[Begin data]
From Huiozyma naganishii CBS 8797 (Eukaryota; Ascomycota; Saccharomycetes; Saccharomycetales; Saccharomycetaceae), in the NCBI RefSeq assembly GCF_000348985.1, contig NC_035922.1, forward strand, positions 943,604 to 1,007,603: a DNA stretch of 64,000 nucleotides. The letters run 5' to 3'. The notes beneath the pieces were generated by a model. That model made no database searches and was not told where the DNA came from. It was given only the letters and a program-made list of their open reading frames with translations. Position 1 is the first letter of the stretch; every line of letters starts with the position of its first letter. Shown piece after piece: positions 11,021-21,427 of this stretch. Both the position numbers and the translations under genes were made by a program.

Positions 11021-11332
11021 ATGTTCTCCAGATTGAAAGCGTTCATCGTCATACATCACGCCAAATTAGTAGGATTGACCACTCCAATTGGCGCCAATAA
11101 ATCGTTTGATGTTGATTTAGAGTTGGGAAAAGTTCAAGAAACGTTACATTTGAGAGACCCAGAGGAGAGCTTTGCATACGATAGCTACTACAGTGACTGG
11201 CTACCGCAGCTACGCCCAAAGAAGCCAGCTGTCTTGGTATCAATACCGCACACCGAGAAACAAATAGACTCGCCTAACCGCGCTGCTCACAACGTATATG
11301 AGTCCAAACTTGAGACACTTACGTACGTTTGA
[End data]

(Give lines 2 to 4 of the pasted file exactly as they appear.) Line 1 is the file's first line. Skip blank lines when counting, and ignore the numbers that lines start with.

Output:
Positions 11021-11332
11021 ATGTTCTCCAGATTGAAAGCGTTCATCGTCATACATCACGCCAAATTAGTAGGATTGACCACTCCAATTGGCGCCAATAA
11101 ATCGTTTGATGTTGATTTAGAGTTGGGAAAAGTTCAAGAAACGTTACATTTGAGAGACCCAGAGGAGAGCTTTGCATACGATAGCTACTACAGTGACTGG